|2||Domain modelling with UML|
|3||Prototyping in analysis and design|
|4||Process modelling with use case models|
|5||Interface design principles Interface design principles||Assignment 1 due 30 March, 2012|
|7||Principles of good design|
|8||Use case realisation with sequence diagrams|
|9||The requirements specification and RFPs|
|10||Use case driven testing|
|11||Requirements gathering and stakeholder expectation management||Assignment 2 due 18 May, 2012|
|12||The implementation and support phase||Assignment 3 due 25 May, 2012|
|SWOT VAC||No formal assessment is undertaken SWOT VAC|
|Examination period||LINK to Assessment Policy: http://policy.monash.edu.au/policy-bank/
*Unit Schedule details will be maintained and communicated to you via your MUSO (Blackboard or Moodle) learning system.
Faculty Policy - Unit Assessment Hurdles (http://www.infotech.monash.edu.au/resources/staff/edgov/policies/assessment-examinations/unit-assessment-hurdles.html)
The assignment will be assessed using the following main criteria: the quality and of the interface design, the quality of the storyboard (interface flow diagram), the quality of the menu design and the consistency and completeness of the working prototype. The professionalism of the submission and supporting documentation will also be considered. For full details see the unit web site.
The assignment will be assessed using the following main criteria: the clarity and completeness of the design class diagram, the clarity and completeness of the sequence diagrams, the consistency of the sequence diagrams and design class diagram, and the presentation of the report. For full details see the unit web site.
The assignment will be assessed using the following main criteria: the clarity and completeness of the functional requirements listed, the clarity and completeness of the non-functional requirements listed, the clarity and completeness of the description of the submission requirements, and the presentation of the report. For full details see the unit web site.
It is a University requirement (http://www.policy.monash.edu/policy-bank/academic/education/conduct/plagiarism-procedures.html) for students to submit an assignment coversheet for each assessment item. Faculty Assignment coversheets can be found at http://www.infotech.monash.edu.au/resources/student/forms/. Please check with your Lecturer on the submission method for your assignment coversheet (e.g. attach a file to the online assignment submission, hand-in a hard copy, or use an online quiz).
You must negotiate any extensions formally with your campus unit leader via the in-semester special consideration process: http://www.infotech.monash.edu.au/resources/student/equity/special-consideration.html.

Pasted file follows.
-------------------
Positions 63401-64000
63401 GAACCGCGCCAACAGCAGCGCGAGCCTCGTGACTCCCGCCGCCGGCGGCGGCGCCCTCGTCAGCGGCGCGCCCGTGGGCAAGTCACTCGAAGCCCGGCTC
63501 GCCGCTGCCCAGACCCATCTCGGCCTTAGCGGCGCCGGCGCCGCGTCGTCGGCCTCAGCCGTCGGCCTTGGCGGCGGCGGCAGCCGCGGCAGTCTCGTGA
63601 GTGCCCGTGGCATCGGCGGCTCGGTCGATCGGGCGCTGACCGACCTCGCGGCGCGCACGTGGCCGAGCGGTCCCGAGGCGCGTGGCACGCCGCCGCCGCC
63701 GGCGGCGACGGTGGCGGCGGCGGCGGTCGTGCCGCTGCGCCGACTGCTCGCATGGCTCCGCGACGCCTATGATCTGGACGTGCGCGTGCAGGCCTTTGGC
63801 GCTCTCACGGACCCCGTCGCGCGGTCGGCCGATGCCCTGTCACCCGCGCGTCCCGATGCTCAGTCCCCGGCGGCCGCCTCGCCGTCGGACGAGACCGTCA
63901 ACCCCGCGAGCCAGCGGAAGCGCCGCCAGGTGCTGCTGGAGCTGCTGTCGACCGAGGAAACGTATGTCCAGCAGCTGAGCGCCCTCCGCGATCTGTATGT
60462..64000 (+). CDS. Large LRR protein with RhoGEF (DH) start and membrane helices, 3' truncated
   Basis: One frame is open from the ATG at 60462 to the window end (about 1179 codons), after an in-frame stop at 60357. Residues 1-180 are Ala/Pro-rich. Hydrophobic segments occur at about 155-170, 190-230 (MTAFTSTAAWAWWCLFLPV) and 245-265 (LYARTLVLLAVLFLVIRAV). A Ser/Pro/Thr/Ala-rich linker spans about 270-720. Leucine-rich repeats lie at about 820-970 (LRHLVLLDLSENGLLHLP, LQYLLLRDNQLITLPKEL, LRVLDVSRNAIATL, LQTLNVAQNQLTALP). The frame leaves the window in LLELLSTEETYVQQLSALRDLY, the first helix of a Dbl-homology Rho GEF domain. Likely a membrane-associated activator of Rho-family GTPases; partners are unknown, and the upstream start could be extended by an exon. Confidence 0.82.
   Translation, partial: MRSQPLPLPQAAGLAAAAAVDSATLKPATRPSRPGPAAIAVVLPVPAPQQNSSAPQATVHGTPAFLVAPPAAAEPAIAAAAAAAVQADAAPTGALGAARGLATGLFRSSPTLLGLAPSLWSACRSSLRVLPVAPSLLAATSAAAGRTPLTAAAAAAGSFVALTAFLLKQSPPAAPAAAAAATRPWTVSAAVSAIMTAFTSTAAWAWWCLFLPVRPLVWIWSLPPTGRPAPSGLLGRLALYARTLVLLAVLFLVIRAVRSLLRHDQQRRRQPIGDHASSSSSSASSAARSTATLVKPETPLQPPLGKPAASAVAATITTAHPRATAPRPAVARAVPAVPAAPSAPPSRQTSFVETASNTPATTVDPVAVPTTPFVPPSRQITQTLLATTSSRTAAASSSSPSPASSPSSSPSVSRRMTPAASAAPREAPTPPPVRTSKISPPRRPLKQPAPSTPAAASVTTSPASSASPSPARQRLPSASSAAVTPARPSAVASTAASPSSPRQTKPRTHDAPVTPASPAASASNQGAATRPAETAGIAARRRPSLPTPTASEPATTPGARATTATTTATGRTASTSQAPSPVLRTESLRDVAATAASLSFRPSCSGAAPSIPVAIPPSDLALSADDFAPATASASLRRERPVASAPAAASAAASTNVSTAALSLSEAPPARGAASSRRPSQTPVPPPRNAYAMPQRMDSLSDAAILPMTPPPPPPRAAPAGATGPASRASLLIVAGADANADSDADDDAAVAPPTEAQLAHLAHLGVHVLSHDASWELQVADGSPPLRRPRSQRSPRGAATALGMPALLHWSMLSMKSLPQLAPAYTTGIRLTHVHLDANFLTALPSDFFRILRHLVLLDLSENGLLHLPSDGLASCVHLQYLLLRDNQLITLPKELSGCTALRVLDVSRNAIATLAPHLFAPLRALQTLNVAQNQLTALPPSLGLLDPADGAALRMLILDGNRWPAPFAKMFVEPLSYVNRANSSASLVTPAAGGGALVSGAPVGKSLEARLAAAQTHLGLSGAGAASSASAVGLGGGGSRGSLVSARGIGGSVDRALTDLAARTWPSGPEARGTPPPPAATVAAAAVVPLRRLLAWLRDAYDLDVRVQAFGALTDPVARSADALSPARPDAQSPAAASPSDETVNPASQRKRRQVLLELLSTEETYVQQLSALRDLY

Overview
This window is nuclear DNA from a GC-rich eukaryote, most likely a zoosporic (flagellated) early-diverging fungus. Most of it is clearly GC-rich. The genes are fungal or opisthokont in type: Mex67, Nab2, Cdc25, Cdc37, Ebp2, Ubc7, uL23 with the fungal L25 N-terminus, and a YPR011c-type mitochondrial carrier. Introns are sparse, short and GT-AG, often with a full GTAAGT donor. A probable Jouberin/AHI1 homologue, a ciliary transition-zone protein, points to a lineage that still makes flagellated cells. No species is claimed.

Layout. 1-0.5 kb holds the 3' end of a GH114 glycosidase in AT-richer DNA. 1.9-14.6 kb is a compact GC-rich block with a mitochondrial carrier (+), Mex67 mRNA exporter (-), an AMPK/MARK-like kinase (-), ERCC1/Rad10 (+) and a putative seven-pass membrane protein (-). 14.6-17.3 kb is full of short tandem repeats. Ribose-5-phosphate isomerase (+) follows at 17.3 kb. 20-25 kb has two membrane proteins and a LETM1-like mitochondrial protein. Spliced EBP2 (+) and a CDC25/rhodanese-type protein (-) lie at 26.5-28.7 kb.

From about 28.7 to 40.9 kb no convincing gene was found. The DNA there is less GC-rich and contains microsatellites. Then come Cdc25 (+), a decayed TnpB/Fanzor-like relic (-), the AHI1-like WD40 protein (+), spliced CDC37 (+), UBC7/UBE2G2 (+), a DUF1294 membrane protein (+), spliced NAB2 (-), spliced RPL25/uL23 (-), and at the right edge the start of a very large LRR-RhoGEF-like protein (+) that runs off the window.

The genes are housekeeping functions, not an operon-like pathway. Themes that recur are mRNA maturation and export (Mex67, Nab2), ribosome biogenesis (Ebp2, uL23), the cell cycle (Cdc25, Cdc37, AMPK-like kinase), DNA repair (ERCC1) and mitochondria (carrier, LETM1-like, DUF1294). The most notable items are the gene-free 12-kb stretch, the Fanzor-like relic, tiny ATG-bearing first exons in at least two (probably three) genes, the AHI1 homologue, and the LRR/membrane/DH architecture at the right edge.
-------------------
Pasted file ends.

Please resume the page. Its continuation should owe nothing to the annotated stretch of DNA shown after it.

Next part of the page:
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Key educational policies include:
The University provides many different kinds of support services for you. Contact your tutor if you need advice and see the range of services available at www.monash.edu.au/students. For Sunway see http://www.monash.edu.my/Student-services, and for South Africa see http://www.monash.ac.za/current/
The Monash University Library provides a range of services and resources that enable you to save time and be more effective in your learning and research. Go to http://www.lib.monash.edu.au or the library tab in my.monash portal for more information. At Sunway, visit the Library and Learning Commons at http://www.lib.monash.edu.my/. At South Africa visit http://www.lib.monash.ac.za/.
Academic support services may be available for students who have a disability or medical condition. Registration with the Disability Liaison Unit is required. Further information is available as follows:
Booch, G., Rumbaugh, J. and I. Jacobson (1999) The Unified Modeling Language User Guide Addison Wesley Professional.
Dennis, A., Wixom, B.H. and D. Tegarden (2008) Systems Analysis and Design with UML Version 2.0: An Object-Oriented Approach, 3rd Edition, Wiley.
Hoffer, J.A., George, J.F. and J.S. Valacich (2001) Modern Systems Analysis and Design 3rd Edition, Prentice Hall.
George, J.F., Batra, D., Valacich J.S. and J.A. Hoffer, (2004) Object-Oriented System Analysis and Design Prentice-Hall.
Lee, R. and W. Tepfenhart (2002) Practical Object-Oriented Development with UML and Java, Prentice Hall.
Maciaszek, L. (2004) Requirements Analysis and System Design, 2nd Edition, Addison-Wesley.
Page-Jones, M. (1988) The Practical Guide to Structured Systems Design 2nd Edition, Prentice-Hall.
Page-Jones, M. (2000) Fundamentals of Object-Oriented Design in UML Addison-Wesley.
Shelley, G.B. and H.J. Rosenblatt (2010) Systems Analysis and Design, 8th Edition, Thomson Course Technology.